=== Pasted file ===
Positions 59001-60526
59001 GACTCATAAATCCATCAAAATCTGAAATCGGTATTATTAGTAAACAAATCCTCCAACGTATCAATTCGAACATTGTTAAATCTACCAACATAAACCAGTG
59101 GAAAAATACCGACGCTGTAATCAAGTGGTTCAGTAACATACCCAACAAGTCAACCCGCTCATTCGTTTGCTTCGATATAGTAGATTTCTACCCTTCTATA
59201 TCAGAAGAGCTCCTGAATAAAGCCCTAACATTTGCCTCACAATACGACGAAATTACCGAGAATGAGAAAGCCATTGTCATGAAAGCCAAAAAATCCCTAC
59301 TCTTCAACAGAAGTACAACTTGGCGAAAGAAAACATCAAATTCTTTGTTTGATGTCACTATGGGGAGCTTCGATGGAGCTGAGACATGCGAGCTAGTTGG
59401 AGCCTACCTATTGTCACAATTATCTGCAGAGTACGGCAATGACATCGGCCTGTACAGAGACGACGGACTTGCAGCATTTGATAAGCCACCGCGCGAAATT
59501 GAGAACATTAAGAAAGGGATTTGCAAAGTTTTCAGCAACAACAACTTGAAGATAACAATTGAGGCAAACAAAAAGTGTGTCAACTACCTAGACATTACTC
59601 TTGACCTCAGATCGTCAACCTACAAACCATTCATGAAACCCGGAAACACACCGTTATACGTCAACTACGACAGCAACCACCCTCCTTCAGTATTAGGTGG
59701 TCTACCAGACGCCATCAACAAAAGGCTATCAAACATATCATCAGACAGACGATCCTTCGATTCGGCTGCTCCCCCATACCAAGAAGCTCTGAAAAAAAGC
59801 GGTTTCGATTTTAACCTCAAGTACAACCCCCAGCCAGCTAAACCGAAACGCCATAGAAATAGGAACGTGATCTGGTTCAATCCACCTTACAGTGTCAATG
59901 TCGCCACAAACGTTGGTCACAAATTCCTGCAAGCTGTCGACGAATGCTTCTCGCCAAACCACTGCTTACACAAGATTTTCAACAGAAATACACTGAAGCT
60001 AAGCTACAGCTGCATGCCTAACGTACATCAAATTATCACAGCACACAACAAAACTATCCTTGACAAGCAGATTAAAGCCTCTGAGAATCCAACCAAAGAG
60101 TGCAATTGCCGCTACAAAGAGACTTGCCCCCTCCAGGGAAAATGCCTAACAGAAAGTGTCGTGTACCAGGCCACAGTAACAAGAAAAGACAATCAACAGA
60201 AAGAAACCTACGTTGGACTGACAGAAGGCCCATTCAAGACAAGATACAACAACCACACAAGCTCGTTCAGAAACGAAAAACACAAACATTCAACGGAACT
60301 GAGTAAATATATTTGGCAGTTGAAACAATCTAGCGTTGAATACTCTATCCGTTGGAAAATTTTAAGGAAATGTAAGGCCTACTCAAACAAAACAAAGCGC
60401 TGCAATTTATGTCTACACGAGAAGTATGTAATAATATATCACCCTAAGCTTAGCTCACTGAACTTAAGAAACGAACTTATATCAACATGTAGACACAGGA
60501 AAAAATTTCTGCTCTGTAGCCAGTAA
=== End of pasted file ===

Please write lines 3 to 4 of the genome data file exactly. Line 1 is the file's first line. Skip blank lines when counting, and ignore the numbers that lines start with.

59101 GAAAAATACCGACGCTGTAATCAAGTGGTTCAGTAACATACCCAACAAGTCAACCCGCTCATTCGTTTGCTTCGATATAGTAGATTTCTACCCTTCTATA
59201 TCAGAAGAGCTCCTGAATAAAGCCCTAACATTTGCCTCACAATACGACGAAATTACCGAGAATGAGAAAGCCATTGTCATGAAAGCCAAAAAATCCCTAC